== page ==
How to set 'nan' in Tensor to 0

Hi, all

How to set ‘nan’ in Tensor to 0? Now I have a extremely inefficient method:

my_tensor_np = my_tensor.cpu().numpy()
my_tensor_np [np.isnan(my_tensor_np )] = 0
my_tensor.copy_(torch.from_numpy(my_tensor_np ).cuda())

But copy tensor between gpu and cpu takes lots of time, so I need a more efficient way.

Anyone can help me? Thanks a lot!


NaN means a value which is undefined or unrepresentable. In most cases it makes no sense to simply set NaNs to zero.

Thank you, iamalbert

A paper I recently read use this trick but implemented in Theano. I want to re-implement their algorithm in PyTorch.

I think np.isnan is a useful function, but torch doesn’t implement it, is there a efficient solution?

Thank you!

It’s simple, a != a will give you a ByteTensor, indicating the positions of NaNs

>>> b

    nan     nan -0.8395
    nan     nan     nan
-1.7921     nan  0.1864
[torch.FloatTensor of size 3x3]

>>> b != b

 1  1  0
 1  1  1
 0  1  0
[torch.ByteTensor of size 3x3]

you can use b[b != b] = 0 to set all NaNs to zero.


Seems not work now.

I tried below code in v0.20:

a = torch.Tensor([1,2,3,4,5])
b = 0.0
c = a / b
c != c

got all 0s.

Is there any function like np.nan_to_num?

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@Ben, that’s because c in your example is all Inf, not NaN. Albert’s suggestion works:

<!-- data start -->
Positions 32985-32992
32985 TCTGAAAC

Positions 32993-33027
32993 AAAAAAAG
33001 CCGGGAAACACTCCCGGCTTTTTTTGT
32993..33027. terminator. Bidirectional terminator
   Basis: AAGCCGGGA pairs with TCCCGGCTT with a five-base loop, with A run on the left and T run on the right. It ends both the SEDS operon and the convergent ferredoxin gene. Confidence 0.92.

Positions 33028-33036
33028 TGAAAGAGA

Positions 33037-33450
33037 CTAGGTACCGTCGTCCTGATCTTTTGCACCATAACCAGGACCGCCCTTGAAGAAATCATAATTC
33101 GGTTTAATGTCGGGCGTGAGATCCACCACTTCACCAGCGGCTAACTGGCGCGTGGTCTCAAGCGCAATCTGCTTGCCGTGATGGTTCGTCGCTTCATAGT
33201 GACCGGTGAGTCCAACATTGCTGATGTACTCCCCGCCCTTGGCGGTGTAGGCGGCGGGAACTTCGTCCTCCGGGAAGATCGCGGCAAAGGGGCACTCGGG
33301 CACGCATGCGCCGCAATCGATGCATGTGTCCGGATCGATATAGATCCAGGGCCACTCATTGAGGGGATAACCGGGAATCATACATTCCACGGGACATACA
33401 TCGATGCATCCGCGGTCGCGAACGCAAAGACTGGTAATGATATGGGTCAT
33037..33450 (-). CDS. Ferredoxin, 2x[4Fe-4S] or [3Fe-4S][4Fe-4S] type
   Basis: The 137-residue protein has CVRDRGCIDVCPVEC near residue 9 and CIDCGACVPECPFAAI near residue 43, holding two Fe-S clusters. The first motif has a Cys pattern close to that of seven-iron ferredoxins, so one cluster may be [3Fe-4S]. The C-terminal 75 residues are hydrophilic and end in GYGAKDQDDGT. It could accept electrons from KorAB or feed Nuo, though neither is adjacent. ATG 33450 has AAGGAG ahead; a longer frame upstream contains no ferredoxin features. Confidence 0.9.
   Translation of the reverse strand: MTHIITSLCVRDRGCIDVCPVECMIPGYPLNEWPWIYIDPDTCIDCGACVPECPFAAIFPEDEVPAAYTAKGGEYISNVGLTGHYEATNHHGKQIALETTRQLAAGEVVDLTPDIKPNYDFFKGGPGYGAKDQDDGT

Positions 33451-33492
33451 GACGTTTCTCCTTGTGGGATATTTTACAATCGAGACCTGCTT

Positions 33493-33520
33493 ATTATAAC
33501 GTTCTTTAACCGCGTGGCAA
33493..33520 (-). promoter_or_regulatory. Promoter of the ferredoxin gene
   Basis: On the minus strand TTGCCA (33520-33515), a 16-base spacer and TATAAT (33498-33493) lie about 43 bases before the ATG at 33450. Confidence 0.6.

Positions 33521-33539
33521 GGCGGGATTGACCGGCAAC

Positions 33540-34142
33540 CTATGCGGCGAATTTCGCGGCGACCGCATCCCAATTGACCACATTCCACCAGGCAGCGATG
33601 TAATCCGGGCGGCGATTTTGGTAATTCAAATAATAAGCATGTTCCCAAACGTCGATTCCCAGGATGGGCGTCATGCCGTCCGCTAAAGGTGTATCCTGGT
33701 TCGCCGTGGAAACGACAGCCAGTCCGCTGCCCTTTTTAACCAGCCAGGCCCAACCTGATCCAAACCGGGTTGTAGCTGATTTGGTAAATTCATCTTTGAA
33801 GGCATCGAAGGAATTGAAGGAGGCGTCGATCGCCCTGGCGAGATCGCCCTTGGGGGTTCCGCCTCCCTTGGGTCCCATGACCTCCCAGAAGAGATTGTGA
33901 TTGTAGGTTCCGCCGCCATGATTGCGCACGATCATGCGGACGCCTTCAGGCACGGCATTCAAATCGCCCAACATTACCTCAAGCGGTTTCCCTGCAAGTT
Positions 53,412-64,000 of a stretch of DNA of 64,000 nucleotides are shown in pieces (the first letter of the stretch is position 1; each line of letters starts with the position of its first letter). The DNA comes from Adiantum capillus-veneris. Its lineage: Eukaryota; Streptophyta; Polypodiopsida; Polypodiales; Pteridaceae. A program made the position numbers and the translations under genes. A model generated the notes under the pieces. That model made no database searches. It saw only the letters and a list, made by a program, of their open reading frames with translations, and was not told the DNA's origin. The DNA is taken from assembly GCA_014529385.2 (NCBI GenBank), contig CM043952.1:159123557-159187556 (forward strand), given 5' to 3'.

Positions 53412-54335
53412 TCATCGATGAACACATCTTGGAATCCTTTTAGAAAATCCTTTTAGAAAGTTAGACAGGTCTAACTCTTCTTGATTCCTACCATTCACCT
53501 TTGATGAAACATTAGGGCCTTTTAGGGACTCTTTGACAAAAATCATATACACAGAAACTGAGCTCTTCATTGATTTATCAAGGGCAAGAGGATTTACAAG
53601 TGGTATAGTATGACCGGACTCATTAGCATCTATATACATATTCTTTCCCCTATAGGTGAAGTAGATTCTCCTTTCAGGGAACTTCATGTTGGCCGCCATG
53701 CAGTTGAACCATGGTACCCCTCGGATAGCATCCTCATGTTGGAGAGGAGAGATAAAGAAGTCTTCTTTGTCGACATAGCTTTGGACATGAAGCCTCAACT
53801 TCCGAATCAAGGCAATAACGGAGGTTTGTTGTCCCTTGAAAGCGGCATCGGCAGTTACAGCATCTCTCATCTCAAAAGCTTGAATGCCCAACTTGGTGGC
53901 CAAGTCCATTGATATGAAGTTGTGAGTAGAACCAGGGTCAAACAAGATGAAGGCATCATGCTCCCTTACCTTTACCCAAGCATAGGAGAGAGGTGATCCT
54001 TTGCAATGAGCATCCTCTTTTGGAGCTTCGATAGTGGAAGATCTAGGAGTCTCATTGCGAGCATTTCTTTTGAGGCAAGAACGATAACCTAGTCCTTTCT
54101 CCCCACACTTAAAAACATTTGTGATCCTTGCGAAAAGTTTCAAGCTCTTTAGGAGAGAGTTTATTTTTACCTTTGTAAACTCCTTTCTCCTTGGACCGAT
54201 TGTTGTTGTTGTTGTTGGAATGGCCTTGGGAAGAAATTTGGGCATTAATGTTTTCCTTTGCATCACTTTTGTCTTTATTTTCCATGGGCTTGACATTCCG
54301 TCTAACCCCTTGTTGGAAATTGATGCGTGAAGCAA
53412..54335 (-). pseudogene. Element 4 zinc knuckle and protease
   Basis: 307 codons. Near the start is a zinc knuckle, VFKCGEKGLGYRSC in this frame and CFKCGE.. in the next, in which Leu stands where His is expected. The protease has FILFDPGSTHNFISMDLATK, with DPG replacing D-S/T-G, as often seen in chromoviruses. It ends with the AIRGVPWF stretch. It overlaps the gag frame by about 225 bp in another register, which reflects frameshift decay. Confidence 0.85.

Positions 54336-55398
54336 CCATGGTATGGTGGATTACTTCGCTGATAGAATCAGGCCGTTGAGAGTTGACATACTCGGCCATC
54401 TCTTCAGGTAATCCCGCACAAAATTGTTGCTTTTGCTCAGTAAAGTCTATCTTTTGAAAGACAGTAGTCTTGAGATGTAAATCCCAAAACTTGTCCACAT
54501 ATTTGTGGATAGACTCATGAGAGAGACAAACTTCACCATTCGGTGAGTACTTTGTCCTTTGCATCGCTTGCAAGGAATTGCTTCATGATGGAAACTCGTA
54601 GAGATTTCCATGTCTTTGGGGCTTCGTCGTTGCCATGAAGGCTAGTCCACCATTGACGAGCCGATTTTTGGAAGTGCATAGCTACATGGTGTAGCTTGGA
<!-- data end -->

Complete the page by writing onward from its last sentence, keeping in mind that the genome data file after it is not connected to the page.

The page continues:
a = torch.Tensor([float('NaN'), 1, float('NaN'), 2, 3])
a[a != a] = 0

Hi @Chen-Wei_Xie,

torch.isnan() was implemented earlier this year. So now you can set the NaN’s to 0’s using my_tensor[torch.isnan(my_tensor)] = 0



See discussion in ReLU turns nan into zeros. As of pytorch 4.1 ReLU can’t be used for this anymore though. I’ve asked about it there.

For completness I’ll copy my answer:

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Thank you, I’ll continue the discussion here. This works both forwards/backwards on CPU:

import torch

model = torch.nn.Linear(10,10)
x = torch.ones(10,10).detach()
x[0,0] = x[0,0]+float('NaN')

optimizer = torch.optim.SGD(model.parameters(), lr=0.1)
y = model(x)
y[y!=y] = 0 
loss = y.sum()

Could someone verify if it works on GPU?

Also, anyone has insights on the computational cost vs the ol’ ReLU-hack?

1 Like

wonderful!thanks very much.

Modifying tensors in-place can cause issues with backprop. Here is my solution, since this is still ranked highly on google:

safe_tensor = torch.where(torch.isnan(my_tensor), torch.zeros_like(my_tensor), my_tensor)


From version 1.8.1, torch.nan_to_num — PyTorch 1.8.1 documentation is now available. It replaces NaN , positive infinity, and negative infinity values in input with the values specified by nan , posinf , and neginf , respectively.